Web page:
In the first of numerous bad moves, the screenwriters keep with the original’s unfortunate decision to leave the characters unnamed, identifying them only as “he” and “she.” She picks him (Martari) up at a nightclub, gets into his car, and with brazen self-assurance tells him to drive to her place. They chat while he drives, her strong seduction meeting with his less forthright yet eager acceptance of the tryst. The gimmick is that no matter where they look, they can’t find a parking space, forcing them to wend their way through Rome and enabling Silvestrini the chance to mix a two-hander character study with reasonably attractive images of the city (predominantly the outskirts).

Much of the dialogue is generically outré at the start, then devolves to expected blather folded into easy psychobabble, with occasional moments meant to reawaken the dulled set-up, such as when she says “I love this song!” and the radio’s volume is cranked up to move the action along. Perhaps the only real surprise is that, despite becoming bored with the scenario, viewers maintain a certain degree of curiosity about the characters, largely because the performers keeps our attention. Martari, a model-turned-actor, may be overshadowed by Gioli, but his quieter role is the more difficult one to pull off, and he holds his own. Sound quality however is occasionally problematic, as if deadened in the studio.

Rome Film Review: '2night'

Reviewed at Rome Film Festival (Alice in the City — Panorama), Oct. 16, 2016. Running time: 71 MIN.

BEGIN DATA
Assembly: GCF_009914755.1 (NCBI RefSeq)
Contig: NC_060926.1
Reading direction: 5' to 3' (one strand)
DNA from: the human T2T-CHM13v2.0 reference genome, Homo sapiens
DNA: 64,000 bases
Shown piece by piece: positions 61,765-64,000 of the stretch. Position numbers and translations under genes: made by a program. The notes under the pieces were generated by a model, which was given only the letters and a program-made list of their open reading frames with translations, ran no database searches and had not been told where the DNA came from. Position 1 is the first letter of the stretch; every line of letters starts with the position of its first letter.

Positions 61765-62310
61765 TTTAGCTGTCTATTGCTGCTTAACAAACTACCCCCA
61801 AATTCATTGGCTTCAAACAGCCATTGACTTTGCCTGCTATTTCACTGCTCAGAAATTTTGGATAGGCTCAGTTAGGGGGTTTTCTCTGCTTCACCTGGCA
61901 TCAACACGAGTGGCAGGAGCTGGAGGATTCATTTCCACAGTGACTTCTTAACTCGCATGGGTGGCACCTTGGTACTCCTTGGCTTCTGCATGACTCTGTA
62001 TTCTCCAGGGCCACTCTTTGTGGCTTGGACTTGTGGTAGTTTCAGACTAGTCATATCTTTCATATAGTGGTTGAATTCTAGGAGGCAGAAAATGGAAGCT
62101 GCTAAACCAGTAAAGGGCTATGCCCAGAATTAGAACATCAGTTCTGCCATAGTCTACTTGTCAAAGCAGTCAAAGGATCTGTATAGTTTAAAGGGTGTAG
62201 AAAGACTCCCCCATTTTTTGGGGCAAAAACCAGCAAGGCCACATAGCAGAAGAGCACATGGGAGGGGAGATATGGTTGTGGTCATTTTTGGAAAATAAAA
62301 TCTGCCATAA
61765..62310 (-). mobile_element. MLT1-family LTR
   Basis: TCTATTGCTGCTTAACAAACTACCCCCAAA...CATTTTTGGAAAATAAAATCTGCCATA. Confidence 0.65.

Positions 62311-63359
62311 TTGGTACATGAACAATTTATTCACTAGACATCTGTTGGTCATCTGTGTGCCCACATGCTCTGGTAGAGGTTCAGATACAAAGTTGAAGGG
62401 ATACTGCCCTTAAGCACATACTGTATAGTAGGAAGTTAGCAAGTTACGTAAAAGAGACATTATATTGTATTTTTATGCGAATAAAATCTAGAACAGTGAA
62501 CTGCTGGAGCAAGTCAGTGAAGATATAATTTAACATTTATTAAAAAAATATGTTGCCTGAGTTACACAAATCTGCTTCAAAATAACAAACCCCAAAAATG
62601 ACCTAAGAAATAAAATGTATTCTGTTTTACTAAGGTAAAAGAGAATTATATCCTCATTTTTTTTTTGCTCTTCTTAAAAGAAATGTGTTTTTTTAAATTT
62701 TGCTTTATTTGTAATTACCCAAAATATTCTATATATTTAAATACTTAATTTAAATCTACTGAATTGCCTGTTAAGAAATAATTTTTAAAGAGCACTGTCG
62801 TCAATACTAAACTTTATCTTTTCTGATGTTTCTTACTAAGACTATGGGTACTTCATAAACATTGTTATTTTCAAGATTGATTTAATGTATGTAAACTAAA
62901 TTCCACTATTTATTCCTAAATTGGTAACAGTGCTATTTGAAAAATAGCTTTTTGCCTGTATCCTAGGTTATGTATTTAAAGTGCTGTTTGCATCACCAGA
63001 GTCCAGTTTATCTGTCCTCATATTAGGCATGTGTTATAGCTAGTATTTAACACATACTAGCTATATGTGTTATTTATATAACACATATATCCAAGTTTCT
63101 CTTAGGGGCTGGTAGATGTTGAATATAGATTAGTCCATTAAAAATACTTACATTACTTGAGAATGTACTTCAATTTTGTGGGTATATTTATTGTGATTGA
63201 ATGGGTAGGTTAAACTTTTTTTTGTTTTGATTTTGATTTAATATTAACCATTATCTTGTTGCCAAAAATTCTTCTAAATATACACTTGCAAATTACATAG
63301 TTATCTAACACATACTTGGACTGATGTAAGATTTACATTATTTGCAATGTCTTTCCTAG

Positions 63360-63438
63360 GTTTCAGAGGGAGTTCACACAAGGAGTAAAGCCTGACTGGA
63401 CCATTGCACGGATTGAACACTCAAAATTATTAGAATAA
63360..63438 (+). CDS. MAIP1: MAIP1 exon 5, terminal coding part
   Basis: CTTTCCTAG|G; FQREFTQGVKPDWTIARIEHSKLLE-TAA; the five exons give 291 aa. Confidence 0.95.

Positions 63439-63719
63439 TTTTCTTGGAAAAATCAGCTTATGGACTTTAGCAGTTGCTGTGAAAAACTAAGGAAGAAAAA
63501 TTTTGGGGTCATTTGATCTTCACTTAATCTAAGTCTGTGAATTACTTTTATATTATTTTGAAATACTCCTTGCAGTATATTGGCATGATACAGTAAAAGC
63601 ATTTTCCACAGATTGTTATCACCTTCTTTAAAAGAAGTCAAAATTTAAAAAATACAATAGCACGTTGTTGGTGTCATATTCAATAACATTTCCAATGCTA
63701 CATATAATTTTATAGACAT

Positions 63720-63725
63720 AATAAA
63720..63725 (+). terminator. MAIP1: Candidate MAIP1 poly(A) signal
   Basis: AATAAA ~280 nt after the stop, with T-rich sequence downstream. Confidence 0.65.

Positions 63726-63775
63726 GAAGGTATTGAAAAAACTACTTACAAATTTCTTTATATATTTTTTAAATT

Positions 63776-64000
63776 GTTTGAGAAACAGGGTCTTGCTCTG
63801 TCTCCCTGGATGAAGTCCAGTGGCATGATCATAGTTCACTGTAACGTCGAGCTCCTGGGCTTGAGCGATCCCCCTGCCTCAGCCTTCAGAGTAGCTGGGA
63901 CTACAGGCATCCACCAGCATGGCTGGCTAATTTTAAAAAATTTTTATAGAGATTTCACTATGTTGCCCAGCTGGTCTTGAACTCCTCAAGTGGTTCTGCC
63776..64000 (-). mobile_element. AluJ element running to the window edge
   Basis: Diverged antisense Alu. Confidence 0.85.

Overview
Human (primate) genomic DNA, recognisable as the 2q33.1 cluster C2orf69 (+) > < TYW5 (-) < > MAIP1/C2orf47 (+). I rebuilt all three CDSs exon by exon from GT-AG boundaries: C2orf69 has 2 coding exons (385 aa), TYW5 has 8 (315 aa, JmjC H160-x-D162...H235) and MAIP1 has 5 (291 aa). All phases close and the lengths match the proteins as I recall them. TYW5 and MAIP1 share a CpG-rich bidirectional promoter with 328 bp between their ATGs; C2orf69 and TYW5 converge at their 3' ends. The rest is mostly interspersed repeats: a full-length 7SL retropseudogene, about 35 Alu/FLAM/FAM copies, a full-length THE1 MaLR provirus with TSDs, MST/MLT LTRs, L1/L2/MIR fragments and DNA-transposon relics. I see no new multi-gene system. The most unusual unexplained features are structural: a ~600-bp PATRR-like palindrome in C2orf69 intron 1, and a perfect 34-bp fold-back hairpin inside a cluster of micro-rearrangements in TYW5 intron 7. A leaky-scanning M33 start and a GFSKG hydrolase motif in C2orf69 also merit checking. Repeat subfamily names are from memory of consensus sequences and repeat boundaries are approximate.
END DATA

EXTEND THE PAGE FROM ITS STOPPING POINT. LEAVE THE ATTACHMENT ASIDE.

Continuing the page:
Production: (Italy) A Bolero Film release of a Controra Film, Jando Music, Mountfluor Films production, in collaboration with Rai Cinema. (International sales: Intramovies, Rome.) Producers: Alessandra Grilli, Serena Sostegni. Co-producers: Giandomenico Ciaramella, Alice Buttafava.

Crew: Director: Ivan Silvestrini. Screenplay: Antonio Manca, Antonella Lattanzi, Marco Danieli, adapted from the script by Roi Werner, Yaron Brovinsky. Camera (color): Davide Manca. Editor: Alberto Masi.

With: Matilde Gioli, Matteo Martari, Giulio Beranek.  

More Film

  • Critics Week

    Cannes Critics’ Week Unveils Its Lineup

    Lorcan Finnegan’s science-fiction thriller “Vivarium” with Jesse Eisenberg and Imogen Poots, Jérémy Clapin’s fantasy-filled animated feature “I Lost My Body,” and Hlynur Pálmason’s Icelandic drama “A White, White Day” are among the 11 films set to compete at Critics’ Week, the section dedicated to first and second films that runs parallel with the Cannes Film [...]

  • China Box Office: 'Wonder Park' Fails